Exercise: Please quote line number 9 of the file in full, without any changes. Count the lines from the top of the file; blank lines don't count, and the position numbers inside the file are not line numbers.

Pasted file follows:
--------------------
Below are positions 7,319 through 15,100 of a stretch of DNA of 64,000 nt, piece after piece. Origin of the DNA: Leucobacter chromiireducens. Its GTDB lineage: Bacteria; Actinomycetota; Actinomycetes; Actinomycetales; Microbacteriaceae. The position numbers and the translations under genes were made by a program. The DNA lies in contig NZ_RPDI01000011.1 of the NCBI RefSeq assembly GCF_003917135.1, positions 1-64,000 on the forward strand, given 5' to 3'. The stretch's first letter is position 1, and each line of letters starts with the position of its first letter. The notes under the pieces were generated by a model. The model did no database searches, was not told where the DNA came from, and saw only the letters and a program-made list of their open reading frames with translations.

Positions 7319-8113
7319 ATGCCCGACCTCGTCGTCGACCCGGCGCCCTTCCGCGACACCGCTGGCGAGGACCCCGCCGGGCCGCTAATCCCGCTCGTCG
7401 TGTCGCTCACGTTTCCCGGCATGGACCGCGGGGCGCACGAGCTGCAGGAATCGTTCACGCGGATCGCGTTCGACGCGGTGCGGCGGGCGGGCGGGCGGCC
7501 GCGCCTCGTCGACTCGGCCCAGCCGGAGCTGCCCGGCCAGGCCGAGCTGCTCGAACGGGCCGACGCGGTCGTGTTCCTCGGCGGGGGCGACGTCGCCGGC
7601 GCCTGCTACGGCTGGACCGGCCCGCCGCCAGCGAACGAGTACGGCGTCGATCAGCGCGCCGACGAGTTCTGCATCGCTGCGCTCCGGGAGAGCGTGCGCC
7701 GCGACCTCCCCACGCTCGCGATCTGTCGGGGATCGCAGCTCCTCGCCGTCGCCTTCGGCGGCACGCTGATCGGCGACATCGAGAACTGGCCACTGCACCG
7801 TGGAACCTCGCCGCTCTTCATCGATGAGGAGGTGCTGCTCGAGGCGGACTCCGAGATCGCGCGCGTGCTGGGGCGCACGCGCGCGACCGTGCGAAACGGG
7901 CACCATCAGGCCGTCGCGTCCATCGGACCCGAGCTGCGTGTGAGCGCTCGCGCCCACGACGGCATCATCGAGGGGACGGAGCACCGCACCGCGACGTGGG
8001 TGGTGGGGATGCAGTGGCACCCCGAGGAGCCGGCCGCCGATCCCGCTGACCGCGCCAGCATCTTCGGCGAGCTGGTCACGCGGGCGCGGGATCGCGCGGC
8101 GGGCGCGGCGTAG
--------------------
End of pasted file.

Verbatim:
7901 CACCATCAGGCCGTCGCGTCCATCGGACCCGAGCTGCGTGTGAGCGCTCGCGCCCACGACGGCATCATCGAGGGGACGGAGCACCGCACCGCGACGTGGG